"Da world, it needs mo' love, mon! Whatchu need, what we ALL need, is mo' love!"
The rasta dude with glistening ebony skin and an enormous, dazzling white smile was clearly selling something from the two plastic 5-gallon buckets strapped to the side of the rusty bike he was pushing along the thoroughfare, but I had absolutely no idea what it might be. Passersby didn't so much as glance up as he yelled out about the world's need for "mo' love, mon" and I watched as he made his way across San Ignacio's central green in my direction.
When he was a few feet from the bench where I sat munching my way through the epiphany of fried flour and mashed beans and stringy melted cheese that were my pupusas, our eyes met and I couldn't help but smile big at his mischievous expression.
"Ahhh, girlie," he exclaimed, "you look like you already got plenty o' love wit a smile like dat!" He grinned even wider and slapped my hand in a gregarious high-five as he passed and continued across the green and down a side street. I could hear his message of love long after I could spot his impressive dreadlocks or decaying bicycle or buckets of mystery substance.
I finished the last bites of my pupusas, licking every last bit of flavor from my fingers, and waved goodbye to the two Mennonite women at the cart whose talented hands had made my scrumptious lunch.
This was a first for me, this traveling in another country without companion or agenda. All of my past international experiences had included one or the other (usually both), but I had an entire week ahead of me in Belize before I was due in Caye Caulker to work. This combination of foreignness and freedom was both thrilling and intimidating and I was still making heads and tails of it, though my experience accidentally purchasing sixteen tacos at the market the day before was exactly the breakthrough idiocy I'd needed to begin to settle in.
With nothing but my personal whims and fancy as my guide, I decided to spend the day ahead simply wandering. I wandered a few miles up to the Mayan ruins at Cahal Pech, making sure that I knew the way so that I could explore them as the sun rose the next morning. I wandered past pastel homes built high on stilts with yards strewn with sleeping dogs and children's toys. I wandered into a cluttered convenience store to buy an ice cream from a freezer that sounded as though it were heaving its last as I scraped open its door to retrieve my treat. I sat on a bench in the center of a busy roundabout to eat a tamale next to a cracked fountain with no water in it and smiled at the man eating his lunch on the bench beside me as a grizzled old vaquero walked his horse through the traffic.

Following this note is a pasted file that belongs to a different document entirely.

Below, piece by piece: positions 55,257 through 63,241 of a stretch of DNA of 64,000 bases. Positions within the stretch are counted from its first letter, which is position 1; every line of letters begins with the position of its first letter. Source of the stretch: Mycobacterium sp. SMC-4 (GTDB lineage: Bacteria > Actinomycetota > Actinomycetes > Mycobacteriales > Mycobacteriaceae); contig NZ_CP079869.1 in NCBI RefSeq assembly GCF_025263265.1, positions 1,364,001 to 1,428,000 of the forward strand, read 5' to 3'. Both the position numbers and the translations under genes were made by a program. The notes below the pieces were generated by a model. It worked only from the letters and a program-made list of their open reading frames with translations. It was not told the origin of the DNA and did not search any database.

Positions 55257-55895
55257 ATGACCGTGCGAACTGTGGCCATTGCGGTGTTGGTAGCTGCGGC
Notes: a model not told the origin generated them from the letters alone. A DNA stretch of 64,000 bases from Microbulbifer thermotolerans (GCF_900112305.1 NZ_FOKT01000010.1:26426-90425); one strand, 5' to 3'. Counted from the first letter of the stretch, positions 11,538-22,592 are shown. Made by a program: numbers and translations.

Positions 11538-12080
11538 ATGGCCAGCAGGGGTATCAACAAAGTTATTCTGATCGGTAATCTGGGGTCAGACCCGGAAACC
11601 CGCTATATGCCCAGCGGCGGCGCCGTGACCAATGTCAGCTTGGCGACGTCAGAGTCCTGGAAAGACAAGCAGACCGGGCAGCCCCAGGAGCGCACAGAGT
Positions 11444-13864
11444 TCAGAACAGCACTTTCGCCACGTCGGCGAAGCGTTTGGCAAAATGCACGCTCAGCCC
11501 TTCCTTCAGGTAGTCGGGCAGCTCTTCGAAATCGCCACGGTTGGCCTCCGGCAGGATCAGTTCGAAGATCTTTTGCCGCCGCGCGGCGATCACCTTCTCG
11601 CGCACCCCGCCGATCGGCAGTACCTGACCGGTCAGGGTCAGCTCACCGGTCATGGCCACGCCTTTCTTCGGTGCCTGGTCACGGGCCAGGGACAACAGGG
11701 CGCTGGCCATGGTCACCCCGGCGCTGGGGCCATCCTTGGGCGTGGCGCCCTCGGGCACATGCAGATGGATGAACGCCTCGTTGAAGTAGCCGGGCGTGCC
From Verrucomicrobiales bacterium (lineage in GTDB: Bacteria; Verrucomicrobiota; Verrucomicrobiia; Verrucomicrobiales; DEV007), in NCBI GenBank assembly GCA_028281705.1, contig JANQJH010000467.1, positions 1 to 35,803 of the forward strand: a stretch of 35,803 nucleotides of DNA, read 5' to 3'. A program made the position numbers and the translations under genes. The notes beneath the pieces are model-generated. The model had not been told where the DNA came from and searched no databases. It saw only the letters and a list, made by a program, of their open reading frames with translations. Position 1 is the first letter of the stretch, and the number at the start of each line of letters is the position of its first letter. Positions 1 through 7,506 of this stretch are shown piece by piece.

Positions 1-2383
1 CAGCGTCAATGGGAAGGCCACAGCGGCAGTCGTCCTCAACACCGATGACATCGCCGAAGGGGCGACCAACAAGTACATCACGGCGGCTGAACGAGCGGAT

As I made my way back toward my guesthouse, I popped my head into Ajaw to see if there was room for me to join a demonstration in making chocolate in the Mayan tradition. As it turned out, I was lucky enough to get a private lesson in taking the humble cacao bean to sacred Mayan hot chocolate drink. Elida, my teacher, even scolded me on proper form as I ground the beans on the ancient stone metate that her great grandfather had unearthed on his farm decades before.
Feeling a bit like Juliette Binoche in Chocolat, I left the little shop and headed next door to my guesthouse where the adorable and very pregnant proprietor greeted me warmly. Setting my alarm for 4:00 a.m., I collapsed onto the bed thinking of all of the love that had touched my small world that day, smiling again at the thought of my rasta friend, and fell asleep already dreaming of the coming sunrise spent with Mayan gods.